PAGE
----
Cover image for Pray for the Wicked [compact disc] / Panic! At the Disco.
Title:
Pray for the Wicked [compact disc] / Panic! At the Disco.
Publication Information:
[United States] : Fueled By Ramen, 2018.
Physical Description:
1 sound disc : digital ; 4 3/4 in.
General Note:
Compact disc.

06/22/2018
Contents:
(Fuck a) silver lining Say amen (Saturday night) Hey look ma, I made it High hopes Roaring 20s Dancing's not a crime One of the drunks The overpass King of the clouds Old fashioned Dying in LA.
Abstract:
Songwriter Brendon Urie's inspiration is reflected in the sound of the new album, which was recorded largely on a collection of Arturia and Moog synthesizers that he and drummer Spencer Smith had collected over the years.
Audience/Reading Level:
RIAA rating: PA; Parental Advisory.
Holds:
Copies:

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Library Branch
Call Number
Material Type
Home Location
Status
1 Bob Harkins Branch GEN PAN Music CD Adult Music CD
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Summary

Summary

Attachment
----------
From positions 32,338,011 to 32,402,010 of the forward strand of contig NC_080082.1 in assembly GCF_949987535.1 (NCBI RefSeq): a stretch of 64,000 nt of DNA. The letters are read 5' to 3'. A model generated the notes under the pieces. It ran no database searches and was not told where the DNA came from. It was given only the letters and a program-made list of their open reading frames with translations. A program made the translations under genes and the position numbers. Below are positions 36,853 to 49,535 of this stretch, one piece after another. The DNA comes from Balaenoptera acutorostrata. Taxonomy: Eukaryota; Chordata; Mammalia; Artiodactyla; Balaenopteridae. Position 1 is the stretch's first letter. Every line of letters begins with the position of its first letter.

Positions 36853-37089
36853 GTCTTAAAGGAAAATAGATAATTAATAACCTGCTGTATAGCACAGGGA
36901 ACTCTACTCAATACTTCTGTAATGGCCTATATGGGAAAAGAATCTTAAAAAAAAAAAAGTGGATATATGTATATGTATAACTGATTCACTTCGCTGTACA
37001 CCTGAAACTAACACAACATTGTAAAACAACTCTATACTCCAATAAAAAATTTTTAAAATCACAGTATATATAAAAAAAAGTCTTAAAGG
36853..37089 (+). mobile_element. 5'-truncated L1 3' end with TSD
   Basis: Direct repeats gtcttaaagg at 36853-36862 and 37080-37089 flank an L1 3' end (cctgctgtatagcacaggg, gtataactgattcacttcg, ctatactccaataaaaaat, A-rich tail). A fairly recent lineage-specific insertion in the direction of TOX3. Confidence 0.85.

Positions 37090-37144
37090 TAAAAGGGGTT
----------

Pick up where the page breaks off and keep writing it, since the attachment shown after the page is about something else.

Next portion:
Brendon Urie is the star of his own ongoing, over the top, show-stopping broadway production. At least, that's essentially been the overarching conceptual tone of his band Panic! At the Disco since at least 2011's Too Weird to Live, Too Rare to Die! -- and that tone definitely informs his sixth studio album, 2018's Pray for the Wicked. It's a conceptual notion that also made 2016's surprisingly affecting Frank Sinatra-goes-emo-crooner masterpiece Death of a Bachelor such an unexpected joy. In many ways, Pray for the Wicked feels like a companion album to its predecessor, informed as much by '90s R&B and hip-hop as it is Urie's love of driving, hooky pop/rock. Produced once again by Jake Sinclair, it's a bombastically overstuffed production, full of pounding marching-band beats, tidal-wave synths, horns that punch at bright angles, and a DJ's penchant for twisting and reconfiguring arrangements with Thanos-like disregard for human physics. Throughout it all, Urie paints himself with Michelangelo-esque strokes as a flamboyant cross between James Cagney, Biggie Smalls, and Beyoncé, singing "I'm a moon-walker, I'm like M.J. up in the clouds" on "Dancing's Not a Crime." He also has the same obsessions: religious iconography, the lure of Los Angeles, and the constant struggle between social concern and personal interest. As he sings on the anthemic "Say Amen (Saturday Night)," "And if I try to change my life one more day, there would be nobody else to save/And I can't change into a person I don't wanna be, so/Oh, it's Saturday night." The rest of the album pulses with an equal level of throw-your-hands-in-the-air energy, as Urie soars through the arrangements, his voice as highly resonant and stage-ready as ever. Admittedly, his embrace of slick pop aesthetics, Rat Pack swagger, and cheeky turns of phrase can be a bit much on first listen. But that being said, when it's backed with a strong hook and just a modicum of earnest emotion, as on the sanguine club jam "Hey Look Ma, I Made It," it's hard to deny. ~ Matt Collar


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